“I praise and commend you highly for this also, that unlike all the rest you alone have attacked the real issue, the essence of the matter in dispute, and have not wearied me with irrelevancies about the papacy, purgatory, indulgences, and such like trifles (for trifles they are rather than basic issues), with which almost everyone hitherto has gone hunting for me without success.[7]

Martin Luther recognized that the debate over free will showed as clearly as anything that a true salvation rested in a true understanding of both man’s sinful nature and the nature of God’s grace. This understanding of grace revealed that the good works of man had nothing to contribute in regards to a biblical view of justification. Good works instead merely were evidence of the work of the spirit of God in the life of a believer. Matthew 7:14-20 speaks on this point.

14 Because strait is the gate, and narrow is the way, which leadeth unto life, and few there be that find it.

15 Beware of false prophets, which come to you in sheep's clothing, but inwardly they are ravening wolves.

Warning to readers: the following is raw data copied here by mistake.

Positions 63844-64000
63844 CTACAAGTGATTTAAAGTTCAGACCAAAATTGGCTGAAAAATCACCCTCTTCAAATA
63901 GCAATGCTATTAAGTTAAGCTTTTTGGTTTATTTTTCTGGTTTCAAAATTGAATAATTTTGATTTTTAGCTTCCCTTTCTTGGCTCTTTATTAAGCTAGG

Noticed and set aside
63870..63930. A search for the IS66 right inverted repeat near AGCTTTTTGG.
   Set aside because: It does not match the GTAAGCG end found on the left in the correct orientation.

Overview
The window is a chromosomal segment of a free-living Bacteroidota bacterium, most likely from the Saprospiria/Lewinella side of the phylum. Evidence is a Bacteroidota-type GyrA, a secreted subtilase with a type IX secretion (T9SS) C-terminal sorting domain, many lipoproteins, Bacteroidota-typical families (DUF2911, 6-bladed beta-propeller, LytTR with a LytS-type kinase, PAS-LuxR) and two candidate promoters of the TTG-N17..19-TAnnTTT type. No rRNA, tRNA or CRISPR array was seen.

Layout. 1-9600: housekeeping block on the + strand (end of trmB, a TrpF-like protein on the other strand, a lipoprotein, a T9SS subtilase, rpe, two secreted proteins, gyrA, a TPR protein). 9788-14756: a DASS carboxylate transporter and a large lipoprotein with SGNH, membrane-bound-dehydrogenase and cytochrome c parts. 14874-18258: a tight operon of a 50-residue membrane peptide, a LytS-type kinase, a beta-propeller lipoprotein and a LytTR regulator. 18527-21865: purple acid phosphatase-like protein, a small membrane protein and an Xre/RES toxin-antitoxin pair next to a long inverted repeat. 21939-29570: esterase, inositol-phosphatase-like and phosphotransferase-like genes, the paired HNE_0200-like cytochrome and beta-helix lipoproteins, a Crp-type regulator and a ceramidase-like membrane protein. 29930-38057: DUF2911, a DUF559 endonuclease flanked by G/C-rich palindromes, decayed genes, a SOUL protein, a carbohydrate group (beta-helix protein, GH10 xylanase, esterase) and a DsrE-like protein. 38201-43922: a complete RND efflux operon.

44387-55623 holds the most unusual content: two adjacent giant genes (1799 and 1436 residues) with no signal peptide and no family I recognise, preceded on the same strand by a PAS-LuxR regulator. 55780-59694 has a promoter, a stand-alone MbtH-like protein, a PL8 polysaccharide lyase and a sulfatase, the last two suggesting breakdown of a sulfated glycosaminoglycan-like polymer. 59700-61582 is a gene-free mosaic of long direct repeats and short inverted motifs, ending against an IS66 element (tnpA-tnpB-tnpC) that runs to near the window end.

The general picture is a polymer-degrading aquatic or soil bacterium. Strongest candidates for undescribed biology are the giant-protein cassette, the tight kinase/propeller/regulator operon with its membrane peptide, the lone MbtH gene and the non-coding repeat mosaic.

16 Ye shall know them by their fruits. Do men gather grapes of thorns, or figs of thistles?

17 Even so every good tree bringeth forth good fruit; but a corrupt tree bringeth forth evil fruit.

18 A good tree cannot bring forth evil fruit, neither can a corrupt tree bring forth good fruit.

19 Every tree that bringeth not forth good fruit is hewn down, and cast into the fire.

20 Wherefore by their fruits ye shall know them.

This is understanding of good works leads to the Reformed distinction between those who profess to be followers of Christ and those who truly have saving faith. Reformed Theology teaches that many people who profess faith in Jesus Christ are in actuality self-deceived and have not had the saving work of God done in their heart. Matthew 7:21 states this,

21 Not every one that saith unto me, Lord, Lord, shall enter into the kingdom of heaven; but he that doeth the will of my Father which is in heaven.

22 Many will say to me in that day, Lord, Lord, have we not prophesied in thy name? and in thy name have cast out devils? and in thy name done many wonderful works?